'Stop Brazil's Genocide' campaign greets Olympics
UK-based indigenous rights advoacy group Survival International has launched a campaign to prevent the annihilation of tribal peoples in Brazil, to coincide with the 2016 Olympic Games in Rio de Janeiro. Despite the political chaos currently engulfing Brazil, the campaign aims to bring attention to serious human rights issues and threats facing the country's indigenous peoples. Survival states: "These threats persist regardless of the political turmoil in the country." The campaign, "Stop Brazil's Genocide," focuses on protecting "uncontacted" tribes of the Amazon such as the Kawahiva people; ending violence and land theft directed against the Guarani in southern Brazil; and stopping PEC 215, a proposed constitutional amendment that would undermine indigenous land rights and spell disaster for tribes nationwide.
For decades, Survival has campaigned on behalf of "uncontacted" tribes—of which there are estimated to be more than 100 in Brazil. They are held to be the "most vulnerable societies" on the planet. Peoples such as the Kawahiva are being wiped out by violence from outsiders who steal their land and resources, and by diseases to which they have no resistance.
In southern Brazil, ranchers have devastated the territory of the Guarani people, and nearly all of their land has been stolen. Guarani children starve and their leaders are being assassinated by ranchers' gunmen, one by one. Hundreds of Guarani men, women and children have committed suicide.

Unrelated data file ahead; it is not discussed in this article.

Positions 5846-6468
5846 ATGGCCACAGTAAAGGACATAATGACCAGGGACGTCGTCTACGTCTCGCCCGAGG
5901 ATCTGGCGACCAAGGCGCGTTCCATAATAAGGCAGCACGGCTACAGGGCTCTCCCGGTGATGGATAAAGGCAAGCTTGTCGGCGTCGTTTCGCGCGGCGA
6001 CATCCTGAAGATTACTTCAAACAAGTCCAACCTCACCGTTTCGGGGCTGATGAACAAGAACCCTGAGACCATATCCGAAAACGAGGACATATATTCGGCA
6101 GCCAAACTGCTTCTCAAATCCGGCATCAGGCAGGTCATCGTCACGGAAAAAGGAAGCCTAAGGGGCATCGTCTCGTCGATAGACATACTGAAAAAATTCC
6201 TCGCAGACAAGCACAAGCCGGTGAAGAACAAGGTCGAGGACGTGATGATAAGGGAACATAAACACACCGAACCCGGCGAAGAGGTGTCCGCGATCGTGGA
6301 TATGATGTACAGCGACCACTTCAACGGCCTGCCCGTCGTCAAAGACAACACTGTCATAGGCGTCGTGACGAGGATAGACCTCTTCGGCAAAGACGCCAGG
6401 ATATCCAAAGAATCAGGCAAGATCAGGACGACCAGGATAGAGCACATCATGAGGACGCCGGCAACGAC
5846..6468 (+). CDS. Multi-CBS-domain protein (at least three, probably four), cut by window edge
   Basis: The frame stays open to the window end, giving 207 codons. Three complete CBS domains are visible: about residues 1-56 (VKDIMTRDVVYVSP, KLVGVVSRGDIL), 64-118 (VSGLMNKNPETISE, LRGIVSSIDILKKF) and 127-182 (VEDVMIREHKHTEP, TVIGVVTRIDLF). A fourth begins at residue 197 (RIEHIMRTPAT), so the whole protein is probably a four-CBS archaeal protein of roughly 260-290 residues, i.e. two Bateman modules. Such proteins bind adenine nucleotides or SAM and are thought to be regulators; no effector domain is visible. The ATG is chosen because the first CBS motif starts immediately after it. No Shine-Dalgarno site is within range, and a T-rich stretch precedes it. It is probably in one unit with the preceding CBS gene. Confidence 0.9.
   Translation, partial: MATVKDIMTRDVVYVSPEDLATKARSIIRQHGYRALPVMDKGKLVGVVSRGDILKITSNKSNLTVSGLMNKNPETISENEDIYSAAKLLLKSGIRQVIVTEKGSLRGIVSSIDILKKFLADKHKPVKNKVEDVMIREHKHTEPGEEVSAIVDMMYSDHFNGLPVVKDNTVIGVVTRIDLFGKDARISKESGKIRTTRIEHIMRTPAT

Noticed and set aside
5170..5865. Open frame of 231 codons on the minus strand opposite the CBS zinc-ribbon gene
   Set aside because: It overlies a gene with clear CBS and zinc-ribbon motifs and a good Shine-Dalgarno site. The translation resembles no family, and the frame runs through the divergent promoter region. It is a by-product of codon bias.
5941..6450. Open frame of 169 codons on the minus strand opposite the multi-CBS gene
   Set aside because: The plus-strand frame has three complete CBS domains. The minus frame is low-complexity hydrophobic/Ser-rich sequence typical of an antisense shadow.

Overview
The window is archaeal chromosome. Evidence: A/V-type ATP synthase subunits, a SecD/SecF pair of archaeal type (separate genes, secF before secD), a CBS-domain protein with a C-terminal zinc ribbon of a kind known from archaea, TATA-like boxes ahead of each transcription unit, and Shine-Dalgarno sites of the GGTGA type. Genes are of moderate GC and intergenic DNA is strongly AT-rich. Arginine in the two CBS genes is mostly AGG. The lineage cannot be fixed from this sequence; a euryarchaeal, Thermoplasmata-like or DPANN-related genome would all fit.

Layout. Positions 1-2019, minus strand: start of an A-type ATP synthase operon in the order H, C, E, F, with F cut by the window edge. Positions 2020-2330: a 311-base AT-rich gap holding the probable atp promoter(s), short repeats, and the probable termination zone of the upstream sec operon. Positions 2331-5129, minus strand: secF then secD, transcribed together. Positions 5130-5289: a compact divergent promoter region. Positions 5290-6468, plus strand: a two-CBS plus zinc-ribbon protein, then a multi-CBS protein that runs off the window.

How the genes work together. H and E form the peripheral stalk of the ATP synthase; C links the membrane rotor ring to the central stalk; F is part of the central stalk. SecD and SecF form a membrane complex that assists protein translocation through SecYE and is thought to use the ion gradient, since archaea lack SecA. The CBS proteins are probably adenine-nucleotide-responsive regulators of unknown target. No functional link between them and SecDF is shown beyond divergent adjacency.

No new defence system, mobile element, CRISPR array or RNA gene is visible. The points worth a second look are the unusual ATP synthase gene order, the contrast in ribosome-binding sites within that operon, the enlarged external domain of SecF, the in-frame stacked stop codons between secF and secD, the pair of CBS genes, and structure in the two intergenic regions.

Finally, PEC 215 would give landowners the chance to block the recognition of new indigenous territories, and could enable them to break up existing ones. As tribes depend on land for their very survival, this would pose an existential threat to many peoples, fatally undermining their human rights.
Survival's director Stephen Corry said: "Political crisis or not, these are crucial issues which must be taken seriously. All eyes are on Brazil as it prepares to host the Olympics, and it's up to Brazilians to make sure history looks back at their generation favorably." (SI, April 19)
Repeated efforts to pass PEC 215 have failed in recent years, but the impeachment of president Dilma Rousseff increases the odds for passage—as well as making passage less of an imperative, as the executive branch will likely be more compliant with Brazil's landed interests anyway. Rousseff has been responsible for her own crimes against Brazil's indigenous peoples—most notably, approval of the Belo Monte mega-dam. But the forces that have effected her impeachment are far more aggressively hostile to indigenous rights.
A group of some 80 indigenous leaders from throughout the country were among those who protested against Rousseff's impeachment in Brasília on May 11. Neguinho Truká, a leader of the Truká people in the northern state of Pernambuco, told reporters: "It worries us, because the ones who articulated the impeachment serve rural landowners and evangelical interests who are radically opposed to social movements in this country, especially indigenous."
"Our message today is to demand that [interim president Michel] Temer's government doesn't annul the decrees and orders [regarding land rights] signed by Dilma's government," added Sonia Guajajara of the Guajajara people of Maranhão state.
Anna Terra Yawalapiti, of the Yawalapiti people of Matto Grosso, said of Rousseff: "She authorized projects that did a lot of harm to our lands, the environment, nature." But Yawalapiti emphasized: "We don't expect a lot from [Temer]. If we have to go to war, we will go to war." (Extra, Brazil, AJ+, May 11)
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